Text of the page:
When you’re a parent running on little sleep, just having someone listen to all the nuances of trying to put your baby down for naps and bedtimes can feel invaluable. It all sounds like a happy little ecosystem that results in well-rested families, until you start picking at the edges.

Sleep consulting, in a way, has always existed within the advice from our mothers, grandmothers, and friends. It’s hard to discern exactly when it sprang up as an industry.

Arielle Greenleaf is a certified sleep consultant and co-founder and chief coaching officer of Restfully. She was certified in 2016 (though she is the first to admit it’s a shaky qualification) after using a sleep consultant herself in 2015. She’s aware of other consultants who practiced as early as 2008 or 2009, but says in recent years, the industry has “just kind of exploded,” with new consultants being certified every day.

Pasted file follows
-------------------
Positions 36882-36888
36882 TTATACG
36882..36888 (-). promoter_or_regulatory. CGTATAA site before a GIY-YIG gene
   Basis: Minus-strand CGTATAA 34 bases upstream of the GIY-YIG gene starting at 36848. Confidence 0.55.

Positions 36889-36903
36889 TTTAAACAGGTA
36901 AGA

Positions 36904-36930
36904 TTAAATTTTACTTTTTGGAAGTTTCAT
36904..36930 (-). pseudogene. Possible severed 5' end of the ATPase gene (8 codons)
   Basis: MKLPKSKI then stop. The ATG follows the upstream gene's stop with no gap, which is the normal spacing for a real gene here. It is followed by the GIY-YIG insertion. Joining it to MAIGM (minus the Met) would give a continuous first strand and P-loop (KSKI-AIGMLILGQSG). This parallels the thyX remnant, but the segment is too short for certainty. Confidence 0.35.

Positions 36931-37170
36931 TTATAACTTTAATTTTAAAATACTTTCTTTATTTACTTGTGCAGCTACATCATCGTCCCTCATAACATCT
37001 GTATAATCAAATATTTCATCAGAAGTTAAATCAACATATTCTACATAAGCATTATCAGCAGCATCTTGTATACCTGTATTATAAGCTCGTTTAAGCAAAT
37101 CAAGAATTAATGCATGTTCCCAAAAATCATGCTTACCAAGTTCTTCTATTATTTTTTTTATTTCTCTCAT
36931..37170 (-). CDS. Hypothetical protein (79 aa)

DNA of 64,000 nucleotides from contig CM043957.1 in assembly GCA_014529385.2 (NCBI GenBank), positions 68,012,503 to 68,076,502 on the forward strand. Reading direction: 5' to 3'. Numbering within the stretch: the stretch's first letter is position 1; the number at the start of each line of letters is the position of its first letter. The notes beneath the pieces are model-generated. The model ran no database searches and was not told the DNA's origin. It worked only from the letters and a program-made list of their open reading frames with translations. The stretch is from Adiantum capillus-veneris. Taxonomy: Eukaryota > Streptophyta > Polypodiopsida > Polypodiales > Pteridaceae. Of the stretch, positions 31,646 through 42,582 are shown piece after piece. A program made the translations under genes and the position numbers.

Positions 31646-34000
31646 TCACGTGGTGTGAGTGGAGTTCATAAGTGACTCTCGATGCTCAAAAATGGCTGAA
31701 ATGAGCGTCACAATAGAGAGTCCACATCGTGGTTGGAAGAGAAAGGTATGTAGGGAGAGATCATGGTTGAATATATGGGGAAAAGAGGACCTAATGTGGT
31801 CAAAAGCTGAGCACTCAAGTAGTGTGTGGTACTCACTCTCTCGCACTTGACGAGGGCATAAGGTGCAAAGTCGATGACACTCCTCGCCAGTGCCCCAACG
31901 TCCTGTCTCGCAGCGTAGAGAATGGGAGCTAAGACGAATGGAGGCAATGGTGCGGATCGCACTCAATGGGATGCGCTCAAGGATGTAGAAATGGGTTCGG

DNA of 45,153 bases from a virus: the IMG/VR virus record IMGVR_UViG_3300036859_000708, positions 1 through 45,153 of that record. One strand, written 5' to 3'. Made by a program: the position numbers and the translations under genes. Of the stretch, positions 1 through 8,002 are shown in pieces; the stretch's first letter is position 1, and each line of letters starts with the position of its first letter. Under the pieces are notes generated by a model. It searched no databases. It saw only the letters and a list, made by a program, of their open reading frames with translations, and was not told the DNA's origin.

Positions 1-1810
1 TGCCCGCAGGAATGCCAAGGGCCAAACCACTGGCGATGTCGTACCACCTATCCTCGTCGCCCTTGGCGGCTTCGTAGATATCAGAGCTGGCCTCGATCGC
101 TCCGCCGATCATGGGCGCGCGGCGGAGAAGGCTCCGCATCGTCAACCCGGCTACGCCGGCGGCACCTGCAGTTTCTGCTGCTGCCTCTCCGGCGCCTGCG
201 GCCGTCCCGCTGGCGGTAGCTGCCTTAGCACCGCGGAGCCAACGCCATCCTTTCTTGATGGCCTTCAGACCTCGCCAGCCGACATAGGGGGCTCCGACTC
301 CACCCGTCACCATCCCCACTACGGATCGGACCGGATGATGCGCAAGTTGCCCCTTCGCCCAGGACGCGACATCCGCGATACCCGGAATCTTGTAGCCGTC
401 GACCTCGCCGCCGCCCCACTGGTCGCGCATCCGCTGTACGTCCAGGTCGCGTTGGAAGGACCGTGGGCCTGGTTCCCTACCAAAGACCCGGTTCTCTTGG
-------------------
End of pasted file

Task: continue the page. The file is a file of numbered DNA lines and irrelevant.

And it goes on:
Sleep consultant certifications are not government-issued or conferred by a recognized medical body. They’re granted by small businesses, mostly online courses, written by other sleep consultants.

“I always say my dog could create a certification program and people could go through it and become certified pediatric sleep consultants.”

“It's kind of like life coaching, right?” says Greenleaf. “You can Google life coaching, and you can go on there, and it can be like, ‘Oh, this [course] is accredited by some random place that no one’s ever heard of.’ But you go through the program, and then you’re a life coach. You can make a career out of it. [Sleep consulting] is the same thing, and it shouldn’t be because we’re dealing with children.” Having hired one myself, I know how it bolsters your confidence to see “certified sleep consultant” behind the name of the person you’ve chosen to help your family. It’s formatted just like other health care providers’ credentials: So-and-so, speech-language pathologist, RN, or whatever else. It’s meant to convey expertise, but it’s mostly a prop.